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Scale Computing is doubling down on bringing its hyper-converged infrastructure appliances out to the edge. The vendor launched a new line of appliances designed largely for use in small sites without IT staff, such as grocery stores and retail chains.
The Scale Computing HE500 line includes three 1U racks and two 1U towers, all available as all-flash or hybrid storage. HE500 nodes use the same base hardware and HyperCore software as the Linux-based Scale Computing HC3 hyper-converged infrastructure (HCI) systems. The "E" in HE500 designates the new gear's intended use in edge deployments remotely managed in a core data center.
Pricing starts at $5,000 per node and $16,500 for a three-node cluster.
Scale goes downscale
Scale Computing HC3 arrays integrate a KVM-flavored hypervisor. Kernel-based virtual machine, or KVM, is open source, which customers such as Jerry's Enterprises prefer as an alternative to avoid VMware licensing costs. Most HCI vendors are geared for VMware virtualization.
Based in Edina, Minn., Jerry's Enterprises runs supermarkets and other retail stores across the United States. Jeff Miller, president of IT at Jerry's Enterprises, said he chose Scale Computing HC3 to ensure uptime at stores, especially stores that accept federal electronic benefit cards for food stamps.
"I got the Scale Computing because we needed something I could plug in that would run all the time," Miller said. "If my point-of-sale system is down for an hour in [some] stores, I could lose $100,000 to $2000,000. Multiply that by our 25 stores."
Also known as HC3 Edge, the new 1U nodes combine the Scale Computing HC3 HyperCore operating software on Lenovo compute servers. Lenovo is a Scale Computing investor.
HE500 is an outgrowth of Lenovo and Scale's partnership with Netherlands-based grocery giant Ahold Delhaize.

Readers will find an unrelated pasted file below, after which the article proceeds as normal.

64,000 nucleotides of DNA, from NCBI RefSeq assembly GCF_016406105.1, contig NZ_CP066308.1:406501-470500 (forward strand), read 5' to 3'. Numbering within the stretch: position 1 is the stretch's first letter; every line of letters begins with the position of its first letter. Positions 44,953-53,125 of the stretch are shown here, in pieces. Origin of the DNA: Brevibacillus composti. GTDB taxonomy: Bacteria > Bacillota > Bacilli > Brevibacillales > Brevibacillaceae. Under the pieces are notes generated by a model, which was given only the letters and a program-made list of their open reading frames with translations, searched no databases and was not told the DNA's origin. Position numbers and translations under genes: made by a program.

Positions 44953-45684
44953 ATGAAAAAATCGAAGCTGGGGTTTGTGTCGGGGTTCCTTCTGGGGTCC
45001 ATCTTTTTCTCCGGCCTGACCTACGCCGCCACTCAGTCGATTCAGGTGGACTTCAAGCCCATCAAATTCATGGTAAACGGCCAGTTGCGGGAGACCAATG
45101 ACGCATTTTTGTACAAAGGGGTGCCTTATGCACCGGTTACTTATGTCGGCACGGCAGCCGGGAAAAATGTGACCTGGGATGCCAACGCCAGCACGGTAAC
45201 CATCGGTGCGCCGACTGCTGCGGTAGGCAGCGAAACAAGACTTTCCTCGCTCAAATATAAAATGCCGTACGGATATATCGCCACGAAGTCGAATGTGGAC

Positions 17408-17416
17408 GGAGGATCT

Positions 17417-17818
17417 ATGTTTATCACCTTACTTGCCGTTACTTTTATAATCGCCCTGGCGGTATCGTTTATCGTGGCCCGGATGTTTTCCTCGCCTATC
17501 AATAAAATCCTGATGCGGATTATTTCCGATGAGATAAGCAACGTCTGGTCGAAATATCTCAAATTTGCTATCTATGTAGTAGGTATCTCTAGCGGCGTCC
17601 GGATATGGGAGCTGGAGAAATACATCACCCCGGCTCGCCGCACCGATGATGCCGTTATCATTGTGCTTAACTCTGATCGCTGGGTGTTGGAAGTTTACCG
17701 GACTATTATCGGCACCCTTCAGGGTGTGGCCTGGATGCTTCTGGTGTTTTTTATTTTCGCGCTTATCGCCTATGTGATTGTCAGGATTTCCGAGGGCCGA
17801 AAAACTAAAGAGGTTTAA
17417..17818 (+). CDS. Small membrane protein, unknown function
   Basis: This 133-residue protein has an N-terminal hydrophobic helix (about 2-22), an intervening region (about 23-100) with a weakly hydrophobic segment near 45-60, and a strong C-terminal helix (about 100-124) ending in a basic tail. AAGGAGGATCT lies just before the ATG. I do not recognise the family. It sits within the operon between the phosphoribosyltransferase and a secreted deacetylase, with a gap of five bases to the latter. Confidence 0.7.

Eric Slack, a senior analyst for storage at Evaluator Group, based in Boulder, Colo., said the HE500 line allows Scale Computing to build on the SMB market it has already developed.
"The Scale technology has an engine that distributes the data, and it has its own hypervisor," Slack said. "The new HC3 appliances feed into Scale's market in SMBs. Their original platform was scale-out storage, and they've worked on the stack to make it more efficient. They've got a foundation with SMBs, and that's allowed Scale to pursue larger development partnerships" by modifying its hardware, as it did for Ahold Delhaize.
Scale already had customers using its systems in edge deployments, but those were not designed specifically for that use case.
Dave Demlow, a Scale Computing vice president of product management, said the new systems provide a "micro-data-center-ready" infrastructure for thousands of sites that don't have dedicated IT teams.
"Time to deployment and self-healing become even more important in an edge deployment than in the central data center," Demlow said.
The base HE500 is a disk-only box that can be populated with up to 8 TB. The hybrid HE550 has 4 TB of disk and 960 GB of SSD cache, while the all-flash HE550F scales to 960 GB with four SSDs.
The 1U HE500T (8 TB) and HE500TF towers (960 GB) can be placed in a confined space, such as ancillary sales kiosks outside a main store.
Customers can obtain HC3 Edge appliances with 32 GB of RAM and double it to 64 GB. The HE500 systems are compatible with Scale Computing HC1000 and HC5000 appliances. Scale Computing said its architecture removes the need for legacy RAID data protection.